Election Finally Ends In Alabama

Bob Riley meets with media in Tuscaloosa, Ala. on 11/7/02. As the dispute over the election results simmered, both Riley and incumbent Gov. Don Siegelman claimed victory and made plans for a new administration. AP

Democratic Gov. Don Siegelman conceded the Alabama governor's race to Republican Rep. Bob Riley on Monday after a nearly two-week legal battle that divided the state.

Siegelman announced his decision to end his quest for a recount at the state Capitol, surrounded by staff and supporters. The announcement clears the way for Riley's inauguration Jan. 20, when he will become Alabama's third Republican governor since Reconstruction.

It was the last governor's race to be decided, and it gave the GOP another Southern statehouse and a 26-24 advantage over Democrats nationally.

Siegelman said he felt he could have won under a recount, but it would have taken months and "a prolonged election controversy would hurt Alabama."

On election night, Siegelman initially led in unofficial returns and called on Riley to concede. But Riley jumped in front when Baldwin County officials reduced Siegelman's total by nearly 7,000 votes, saying a computer glitch in their election system had overstated his returns.

County officials certified returns Nov. 8 showing Riley leading by 3,117 votes, or 0.23 of a percentage point, out of more than 1.3 million cast.

Siegelman's supporters immediately petitioned for a recount in every county, a move opposed by Riley's lawyers and Republican Attorney General Bill Pryor. The Alabama Supreme Court had been considering the legality of a recount when Siegelman made his decision.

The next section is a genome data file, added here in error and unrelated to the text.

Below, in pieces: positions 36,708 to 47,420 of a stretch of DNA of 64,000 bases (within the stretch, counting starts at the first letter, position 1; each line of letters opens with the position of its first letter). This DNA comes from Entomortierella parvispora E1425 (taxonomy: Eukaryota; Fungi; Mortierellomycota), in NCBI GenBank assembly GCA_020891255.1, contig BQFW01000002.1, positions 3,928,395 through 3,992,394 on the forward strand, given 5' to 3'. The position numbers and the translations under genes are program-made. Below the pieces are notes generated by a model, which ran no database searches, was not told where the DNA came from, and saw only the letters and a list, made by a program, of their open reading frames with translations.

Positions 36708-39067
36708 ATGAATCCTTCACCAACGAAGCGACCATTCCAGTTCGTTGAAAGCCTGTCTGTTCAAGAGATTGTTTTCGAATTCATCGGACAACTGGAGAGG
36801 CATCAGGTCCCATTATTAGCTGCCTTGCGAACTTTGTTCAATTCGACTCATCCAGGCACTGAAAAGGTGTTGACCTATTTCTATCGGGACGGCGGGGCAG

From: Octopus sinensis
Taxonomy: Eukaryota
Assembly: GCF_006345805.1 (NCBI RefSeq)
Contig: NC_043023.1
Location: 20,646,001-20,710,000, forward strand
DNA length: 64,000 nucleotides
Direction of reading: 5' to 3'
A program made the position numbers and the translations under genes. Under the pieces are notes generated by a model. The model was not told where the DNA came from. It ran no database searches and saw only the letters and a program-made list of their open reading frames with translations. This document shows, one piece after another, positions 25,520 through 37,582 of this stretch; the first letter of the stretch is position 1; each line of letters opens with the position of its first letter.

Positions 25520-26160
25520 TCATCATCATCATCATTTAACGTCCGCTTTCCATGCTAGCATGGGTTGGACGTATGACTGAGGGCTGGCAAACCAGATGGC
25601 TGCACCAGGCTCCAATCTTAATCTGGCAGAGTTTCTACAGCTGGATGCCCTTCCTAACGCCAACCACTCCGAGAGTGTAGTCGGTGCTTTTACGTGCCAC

Siegelman said that even if the Alabama Supreme Court had allowed a recount, it would have been appealed to federal courts. ``Every question would mean a new court suit,'' he said.

"So for the good of the state of Alabama, for the good of our people, I am dropping my request for a recount,'' Siegelman said.

Siegelman called Riley to personally inform him of the decision.

In his announcement, Siegelman said that "serious questions'' had been raised about the vote returns in Baldwin County, a Republican stronghold. He said the GOP district attorney in the county "threatened to put everyone in jail'' who tried to conduct a recount.

He also said Riley had "blocked a recount at every turn" and that 13 days after the vote, not a single ballot had been recounted.

Siegelman said that while his lawyers felt his chances in the fight were excellent, he decided not avoid "a long, divisive fight."
  • David Hancock

    David Hancock is a home page editor for CBSNews.com.

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